November means Christmas reading, so I hunkered down the past couple nights with two novellas in my Kindle’s “Christmas” folder.
These charming and heartfelt stories felt like full-length novels in that the characters were many and varied, the plots had time to twist and meander a bit, and the main characters were wonderfully developed.
In Forever Christmas, Kristianna tries to live out her own authentic life, fighting through family pressures and a stressful romantic past. I loved that Kristianna’s best friends never wavered in their love and loyalty to her. I enjoyed Kristianna’s fun dates, her surprise gifts, and the relationships she had with the quirky townspeople. Although saving her town of Jingle Bells from corporate intrusion was top of mind, Kristianna eventually got the message that working together for a solution is more effective than cutting off your nose to spite your face.
In My True Love Gave to Me, loving wife and mom of two Penny has had it up to here with her newly-unemployed husband’s moping. But when he finally does something to snap out of it, she’s not truly on board with that either. The plan? A family RV trip. The reaction? Horror, as you might guess. However, in the spirit of a good Christmas story, the lessons are in the journey. Lynxwiler gives us an entertaining road trip where relationships are strengthened, trust is built, and true love abounds.
Both novellas have a Christian perspective, with a mentions of “God’s plan” and positively describing other characters as Christian. They both have a happily ever after, too.
You’ll be glad to know my Kindle’s Christmas folder is full of myriad holiday novels. These were only the tip of the iceberg!
Faithful is a good YA novel with some realistic grit and an excellent rendering of teenage emotion. Hoffman perfectly describes adolescent/young adult self-centeredness — being egocentric without knowing it — the feeling that no one understands you and you’re the only one going through so much pain.
Hoffman has a terrific way of harnessing the overwhelming despair Shelby feels without making the book contrived or too angsty. I believed in Shelby as she looked for ways to save herself – some destroyed her further, but some were steps toward healing. Hoffman beautifully illustrated a realistic message of HOPE – there’s a way out and something better waiting, but it’s up to you to grab a hold of the ladder rungs. In Faithful, Shelby achieved more than she ever bargained for: she found her savior, and became one to someone else.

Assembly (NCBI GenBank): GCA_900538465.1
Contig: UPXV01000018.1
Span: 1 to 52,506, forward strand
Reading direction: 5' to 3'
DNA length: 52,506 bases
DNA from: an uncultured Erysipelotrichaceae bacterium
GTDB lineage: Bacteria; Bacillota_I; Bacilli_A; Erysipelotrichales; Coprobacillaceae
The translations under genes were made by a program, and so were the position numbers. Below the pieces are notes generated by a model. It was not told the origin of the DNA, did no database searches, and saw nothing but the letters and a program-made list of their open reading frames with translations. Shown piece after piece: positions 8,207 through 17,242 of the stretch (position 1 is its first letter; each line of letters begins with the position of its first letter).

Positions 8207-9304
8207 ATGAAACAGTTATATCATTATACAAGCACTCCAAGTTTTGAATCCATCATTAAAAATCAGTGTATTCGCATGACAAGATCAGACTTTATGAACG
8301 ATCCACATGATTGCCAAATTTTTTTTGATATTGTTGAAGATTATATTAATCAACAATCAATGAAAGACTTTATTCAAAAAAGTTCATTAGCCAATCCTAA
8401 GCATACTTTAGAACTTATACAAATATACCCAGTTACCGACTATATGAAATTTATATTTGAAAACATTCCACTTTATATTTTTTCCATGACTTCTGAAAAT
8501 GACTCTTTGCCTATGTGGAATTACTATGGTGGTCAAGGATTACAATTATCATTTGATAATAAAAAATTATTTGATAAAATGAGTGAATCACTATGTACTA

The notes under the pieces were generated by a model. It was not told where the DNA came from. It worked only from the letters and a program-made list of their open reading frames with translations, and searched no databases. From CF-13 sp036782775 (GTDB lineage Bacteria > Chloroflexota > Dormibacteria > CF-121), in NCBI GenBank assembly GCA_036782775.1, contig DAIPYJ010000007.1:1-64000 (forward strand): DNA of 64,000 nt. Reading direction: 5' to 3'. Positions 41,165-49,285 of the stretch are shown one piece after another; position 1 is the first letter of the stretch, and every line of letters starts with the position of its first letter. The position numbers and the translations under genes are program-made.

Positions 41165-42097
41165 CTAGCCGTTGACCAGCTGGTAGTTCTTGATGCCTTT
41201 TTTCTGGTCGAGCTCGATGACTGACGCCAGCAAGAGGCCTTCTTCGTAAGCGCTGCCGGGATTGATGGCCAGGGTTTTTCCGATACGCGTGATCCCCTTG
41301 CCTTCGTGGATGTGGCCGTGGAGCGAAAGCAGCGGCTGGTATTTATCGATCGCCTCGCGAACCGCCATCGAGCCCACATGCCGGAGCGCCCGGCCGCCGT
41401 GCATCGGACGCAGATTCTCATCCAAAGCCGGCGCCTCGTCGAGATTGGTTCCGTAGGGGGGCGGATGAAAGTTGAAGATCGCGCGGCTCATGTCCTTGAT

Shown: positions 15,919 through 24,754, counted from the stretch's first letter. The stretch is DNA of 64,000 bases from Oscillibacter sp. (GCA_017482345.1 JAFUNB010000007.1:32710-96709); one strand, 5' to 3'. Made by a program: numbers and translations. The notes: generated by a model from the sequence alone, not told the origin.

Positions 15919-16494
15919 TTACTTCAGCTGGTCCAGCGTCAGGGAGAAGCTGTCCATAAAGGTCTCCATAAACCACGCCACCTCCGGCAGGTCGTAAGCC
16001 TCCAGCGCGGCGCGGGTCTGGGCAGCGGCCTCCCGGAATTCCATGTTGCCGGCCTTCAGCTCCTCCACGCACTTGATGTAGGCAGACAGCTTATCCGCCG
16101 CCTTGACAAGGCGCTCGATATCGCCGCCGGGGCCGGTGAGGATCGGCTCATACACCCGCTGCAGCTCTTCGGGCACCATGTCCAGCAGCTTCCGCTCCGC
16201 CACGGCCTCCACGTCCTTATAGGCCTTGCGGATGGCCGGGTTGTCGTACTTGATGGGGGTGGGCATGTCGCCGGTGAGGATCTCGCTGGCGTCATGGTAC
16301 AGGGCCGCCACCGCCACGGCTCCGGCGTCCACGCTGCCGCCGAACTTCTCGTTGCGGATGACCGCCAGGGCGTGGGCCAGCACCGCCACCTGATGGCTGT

*This novel is not appropriate for teens under age 15 due to brief and infrequent but graphic and vulgar descriptions of sex.*
These Odelia Grey mysteries satisfy me so. Jaffarian includes much more than just the crime and sleuth aspect; some of the books focus on Odelia and her attorney boss Mike Steele. Others give us strong subplots involving Odelia’s friends on the police force. This latest in the series includes rock stars, bodyguards, and the delicate relationship between a strong daughter and her strong mother.
While rock legends don’t do it for me (and so I was a little bored with that part of the plot), Odelia unraveled murders with her signature stubbornness and throwing caution to the wind. I loved the middle-of-the-night meddling, the saving grace of Odelia’s formerly criminal friends, and the comic relief that reminds me of Stephanie Plum. Much to my delight, Jaffarian also surprised me in Rhythm & Clues with my most favorite part of any book ever: the hint of a romantic happily ever after.
Even though I REALLY enjoy books about books, I cringe a little whenever I start a new one. I half expect camp and contrivance, as much as I hope it gives me a protagonist who loves reading and writing as much as I do.
I had nothing to fear with Love Literary Style. Gillespie wrote a perfectly entertaining and thought-provoking account of Laurie Lee, novice romance novelist, and her meet-cutie Aaron Mite, fancy schmancy highbrow lit fic writer extraordinaire. Their ups and downs totally work. The author talking to the reader via the characters is ingenious. Aaron Mite’s longtime girlfriend is bizarre … and maybe a necessary foil so Aaron could really find himself.
The best thing Laurie Lee did for herself and her relationships was also my favorite part of the book: finding an expert to help improve her writing. He gave her so much more, and she knew it and appreciated it. I also ADORED the ending — a happily ever after, of course — and Gillespie wrote this one with aplomb.
I read an advance copy, and there was an error (alluded instead of eluded) in a scene that references a famous movie. Reading incorrect vocabulary gets under my skin in general, but I kind of couldn’t believe I read this in a book about writing books. Fortunately, Gillespie’s lovely epilogue made me forget all about it. She tied up all the loose … ends; and that made it easy to grin and … bear it.